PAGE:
Saturday, May 11, 2019

And then there were four

And then there were four: San Jose, St. Louis, Carolina, and Boston. Four teams: one purpose. The NHL Stanley Cup Playoffs are down to the Conference Finals. One team needs only eight more wins to hoist the storied Cup and subsequently have their names etched on the chalice for eternity. Who will it be?

Last year’s Champion, the Washington Capitals were knocked out in round one. Face it folks, this not a sport for the weak-hearted. It is a tough game to watch and even harder to play. Just ask Alex Ovechkin. The Hockey News in their annual Playoff Power Ranking issue picked the Winnipeg Jets to win it all.

That didn’t pan out.

Neither did their second place team, the Tampa Bay Lightning. Tampa, by the way, won the President’s Trophy’s the number one team overall in the regular season for the best record overall.

Who was predicted to be third in the placings? None other than the San Jose Sharks. Funny, in the top ten predicted placings by THN, only San Jose and Boston are alive. Boston was ranked fifth. St. Louis was twelfth and thirteenth.

I guess the teams didn’t read that particular issue.

Boston finished second in the Atlantic division and second overall in the Eastern conference. Carolina was the wild card winner for the Metropolitan division and finished seventh overall in the Eastern conference.  San Jose completed the regular season second in the Pacific and second in the western Conference. St. Louis was third in the Central division and fifth in the Western conference overall. Boston and San Jose will have home ice advantage. Should San Jose advance to the Stanley Cup final, they will have the home ice advantage.

Boston’s best player during the regular season was Brad Marchand with 31 goals and 56 assists for 87 points.  Brad had 30 power play goals and averaged 1.21 points per game.  Carolina’s number one guy for the regular season was Sebastian Aho with 30 goals and 48 assists for a total of 78 points. Sebastian had 22 power play goals and averages 1.10 points per game. Vladimir Tarasenko headed the stats for St. Louis with 28 goals and 30 assists for 58 points. Vladimir had 19 power play goals and averaged 0.87 points per game. Brent Burns is the leader for San Jose with 13 goals and 62 assists for a total of 75 points. Brent had 26 power play goals and averaged 1.03 points per game.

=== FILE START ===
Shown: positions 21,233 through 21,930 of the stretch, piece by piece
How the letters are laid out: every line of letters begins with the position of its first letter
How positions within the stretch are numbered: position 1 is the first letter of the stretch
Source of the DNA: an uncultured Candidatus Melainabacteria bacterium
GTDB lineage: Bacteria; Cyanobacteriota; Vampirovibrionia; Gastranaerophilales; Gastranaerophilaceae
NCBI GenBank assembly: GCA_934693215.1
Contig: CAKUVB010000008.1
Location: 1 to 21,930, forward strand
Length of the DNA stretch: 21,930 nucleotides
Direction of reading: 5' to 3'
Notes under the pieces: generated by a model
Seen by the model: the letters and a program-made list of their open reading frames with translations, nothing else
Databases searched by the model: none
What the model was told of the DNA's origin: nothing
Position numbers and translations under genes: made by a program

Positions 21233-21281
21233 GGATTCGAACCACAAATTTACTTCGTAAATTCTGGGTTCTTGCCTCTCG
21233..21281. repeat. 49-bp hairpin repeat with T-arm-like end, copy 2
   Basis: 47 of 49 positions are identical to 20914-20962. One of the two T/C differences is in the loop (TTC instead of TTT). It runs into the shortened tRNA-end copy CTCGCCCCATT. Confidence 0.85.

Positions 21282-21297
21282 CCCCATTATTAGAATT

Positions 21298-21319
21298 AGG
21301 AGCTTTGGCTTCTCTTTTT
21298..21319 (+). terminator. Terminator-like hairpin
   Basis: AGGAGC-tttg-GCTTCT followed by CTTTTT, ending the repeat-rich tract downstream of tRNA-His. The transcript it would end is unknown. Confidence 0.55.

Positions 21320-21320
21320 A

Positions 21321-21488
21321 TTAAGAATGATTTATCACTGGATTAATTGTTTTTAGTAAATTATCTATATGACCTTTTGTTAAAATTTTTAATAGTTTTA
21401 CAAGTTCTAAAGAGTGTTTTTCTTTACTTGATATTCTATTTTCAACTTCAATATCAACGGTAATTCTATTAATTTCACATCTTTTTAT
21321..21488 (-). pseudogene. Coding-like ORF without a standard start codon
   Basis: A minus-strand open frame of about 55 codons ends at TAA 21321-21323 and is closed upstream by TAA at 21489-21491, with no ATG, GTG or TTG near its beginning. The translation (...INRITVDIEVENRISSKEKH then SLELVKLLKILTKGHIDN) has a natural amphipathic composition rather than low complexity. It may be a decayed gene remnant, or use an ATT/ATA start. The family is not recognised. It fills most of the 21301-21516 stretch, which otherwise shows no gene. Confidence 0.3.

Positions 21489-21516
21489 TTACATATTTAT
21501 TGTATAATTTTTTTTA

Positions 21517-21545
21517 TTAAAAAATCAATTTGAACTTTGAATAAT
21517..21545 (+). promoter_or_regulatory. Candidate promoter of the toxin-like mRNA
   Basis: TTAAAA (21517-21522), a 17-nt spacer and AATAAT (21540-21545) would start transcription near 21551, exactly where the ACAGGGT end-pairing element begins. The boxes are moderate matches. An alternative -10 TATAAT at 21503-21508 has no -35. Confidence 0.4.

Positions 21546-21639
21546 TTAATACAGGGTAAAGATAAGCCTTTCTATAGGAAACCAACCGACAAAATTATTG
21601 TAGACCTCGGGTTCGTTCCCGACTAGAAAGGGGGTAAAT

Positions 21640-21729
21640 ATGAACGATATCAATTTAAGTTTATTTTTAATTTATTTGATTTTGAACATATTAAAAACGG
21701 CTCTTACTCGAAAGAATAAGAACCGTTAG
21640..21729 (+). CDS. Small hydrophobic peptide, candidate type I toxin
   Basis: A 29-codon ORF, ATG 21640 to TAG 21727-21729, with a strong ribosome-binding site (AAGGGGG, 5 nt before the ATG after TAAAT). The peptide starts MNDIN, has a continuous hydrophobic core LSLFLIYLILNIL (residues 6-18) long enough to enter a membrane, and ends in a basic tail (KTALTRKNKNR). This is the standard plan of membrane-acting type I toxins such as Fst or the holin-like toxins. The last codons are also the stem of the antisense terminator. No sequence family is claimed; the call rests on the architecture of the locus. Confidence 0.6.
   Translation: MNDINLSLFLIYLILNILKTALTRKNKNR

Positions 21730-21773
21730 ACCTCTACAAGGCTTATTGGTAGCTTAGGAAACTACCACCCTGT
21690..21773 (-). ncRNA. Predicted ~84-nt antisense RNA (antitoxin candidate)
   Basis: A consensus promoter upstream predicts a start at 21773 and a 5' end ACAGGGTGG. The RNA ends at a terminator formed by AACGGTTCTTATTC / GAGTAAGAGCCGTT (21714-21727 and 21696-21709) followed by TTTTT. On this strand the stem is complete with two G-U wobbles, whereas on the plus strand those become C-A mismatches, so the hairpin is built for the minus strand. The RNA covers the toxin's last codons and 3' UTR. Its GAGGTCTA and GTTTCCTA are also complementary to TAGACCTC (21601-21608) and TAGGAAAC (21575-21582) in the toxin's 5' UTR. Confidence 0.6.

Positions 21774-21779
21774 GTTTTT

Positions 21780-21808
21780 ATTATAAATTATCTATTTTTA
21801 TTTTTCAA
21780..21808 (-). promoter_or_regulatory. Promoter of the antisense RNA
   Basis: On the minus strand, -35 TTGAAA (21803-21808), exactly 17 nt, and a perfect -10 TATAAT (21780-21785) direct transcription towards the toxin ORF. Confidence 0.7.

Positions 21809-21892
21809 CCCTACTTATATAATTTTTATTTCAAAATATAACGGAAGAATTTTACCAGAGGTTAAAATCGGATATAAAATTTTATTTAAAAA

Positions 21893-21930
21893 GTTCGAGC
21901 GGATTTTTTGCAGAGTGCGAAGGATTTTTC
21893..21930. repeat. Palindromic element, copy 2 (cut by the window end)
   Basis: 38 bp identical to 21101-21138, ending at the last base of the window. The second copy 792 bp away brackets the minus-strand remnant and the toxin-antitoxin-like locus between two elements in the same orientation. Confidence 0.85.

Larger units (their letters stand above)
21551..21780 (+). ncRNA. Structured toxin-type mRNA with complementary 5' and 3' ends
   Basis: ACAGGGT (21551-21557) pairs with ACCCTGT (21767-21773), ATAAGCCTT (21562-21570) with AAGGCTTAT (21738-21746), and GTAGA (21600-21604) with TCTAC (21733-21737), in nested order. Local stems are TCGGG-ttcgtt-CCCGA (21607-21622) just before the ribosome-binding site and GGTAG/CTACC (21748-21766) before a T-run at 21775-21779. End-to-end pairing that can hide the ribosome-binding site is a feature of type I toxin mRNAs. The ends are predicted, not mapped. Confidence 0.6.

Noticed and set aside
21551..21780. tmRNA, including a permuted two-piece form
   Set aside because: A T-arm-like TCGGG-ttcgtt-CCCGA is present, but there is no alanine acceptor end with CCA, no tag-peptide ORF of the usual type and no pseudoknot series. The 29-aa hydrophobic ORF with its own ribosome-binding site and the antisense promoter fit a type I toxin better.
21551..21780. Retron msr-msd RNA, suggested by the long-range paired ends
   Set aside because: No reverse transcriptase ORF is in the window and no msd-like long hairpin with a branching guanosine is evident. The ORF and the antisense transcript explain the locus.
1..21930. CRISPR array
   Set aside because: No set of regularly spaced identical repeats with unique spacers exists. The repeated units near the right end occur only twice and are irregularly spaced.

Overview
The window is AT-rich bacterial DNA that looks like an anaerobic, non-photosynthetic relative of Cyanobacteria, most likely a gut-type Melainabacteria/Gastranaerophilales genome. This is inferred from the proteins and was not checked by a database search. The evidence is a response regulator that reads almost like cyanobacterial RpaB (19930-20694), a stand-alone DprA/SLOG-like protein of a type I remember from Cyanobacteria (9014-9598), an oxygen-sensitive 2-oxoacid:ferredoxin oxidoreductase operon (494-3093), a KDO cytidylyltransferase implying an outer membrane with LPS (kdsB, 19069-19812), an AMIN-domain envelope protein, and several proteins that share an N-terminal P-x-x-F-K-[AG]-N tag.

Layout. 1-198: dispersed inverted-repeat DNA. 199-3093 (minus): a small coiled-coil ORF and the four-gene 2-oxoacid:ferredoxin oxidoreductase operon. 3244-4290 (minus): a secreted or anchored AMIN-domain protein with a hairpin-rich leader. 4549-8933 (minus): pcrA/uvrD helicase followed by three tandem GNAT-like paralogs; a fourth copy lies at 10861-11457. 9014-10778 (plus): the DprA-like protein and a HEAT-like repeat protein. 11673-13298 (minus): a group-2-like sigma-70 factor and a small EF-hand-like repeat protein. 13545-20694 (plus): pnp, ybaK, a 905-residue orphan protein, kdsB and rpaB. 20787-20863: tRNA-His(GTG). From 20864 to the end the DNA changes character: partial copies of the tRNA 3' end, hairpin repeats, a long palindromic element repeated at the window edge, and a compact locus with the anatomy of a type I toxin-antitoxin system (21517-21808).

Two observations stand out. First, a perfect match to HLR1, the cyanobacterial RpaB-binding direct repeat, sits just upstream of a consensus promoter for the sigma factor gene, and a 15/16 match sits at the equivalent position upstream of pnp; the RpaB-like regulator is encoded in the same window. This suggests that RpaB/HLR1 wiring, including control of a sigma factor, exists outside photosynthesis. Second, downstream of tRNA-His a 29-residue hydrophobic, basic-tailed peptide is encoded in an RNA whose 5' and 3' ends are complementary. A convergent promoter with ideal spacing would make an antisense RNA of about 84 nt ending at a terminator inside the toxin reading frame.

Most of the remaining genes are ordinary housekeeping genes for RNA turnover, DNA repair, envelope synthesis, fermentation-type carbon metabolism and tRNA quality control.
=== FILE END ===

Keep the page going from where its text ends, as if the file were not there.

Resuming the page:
In playoff stats, Boston has the best penalty kill percentage at 84.6%, San Jose is next at 80.8%, St. Louis weighs in with 75%, and Carolina is 75%. Boston has the best power play with 28.6%, San Jose has 18.5%, St. Louis is next with 17.1%, and then Carolina is last with 10.5%. In face-off wins, Boston again heads the field with 59.3%, followed by the Sharks at 51.1%, then Carolina at 50%, finally St. Louis at 48.9%.

The Sharks fans can finally lay to rest the conspiracy theories. In round one, playing the Las Vegas Golden Knights, the Sharks were down three games to one. A feeling of dejavu was in the air (remember the LA series?). In the third period of game five, Joe Pavelski was the target of a cross-check by Cody Eakin and hit by Paul Stastny. In what will be sure to be a debated call for years, San Jose was awarded a five minute power play while Eakin was assessed a game misconduct. During the power play, San Jose scored four goals and turned the series around to win it. During the series with the Avalanche, a disallowed goal spurred on San Jose in game seven to get the win.

Who has the momentum to go all of the way? The stats say the final two contenders will be San Jose and Boston. I’d like to see those two teams go head-to-head with San Jose coming out on top. San Jose is due and Joe Thornton would certainly love to hoist that Cup. He is at that age where he has to decide how many more years he wants to stay in the game. Die-hard Sharks fans (like me) have been waiting for the Cup to come to San Jose as an earned TROPHY, not just as a fun relic passing through.

It is San Jose’s year. Go Sharks!

Stay safe out there.

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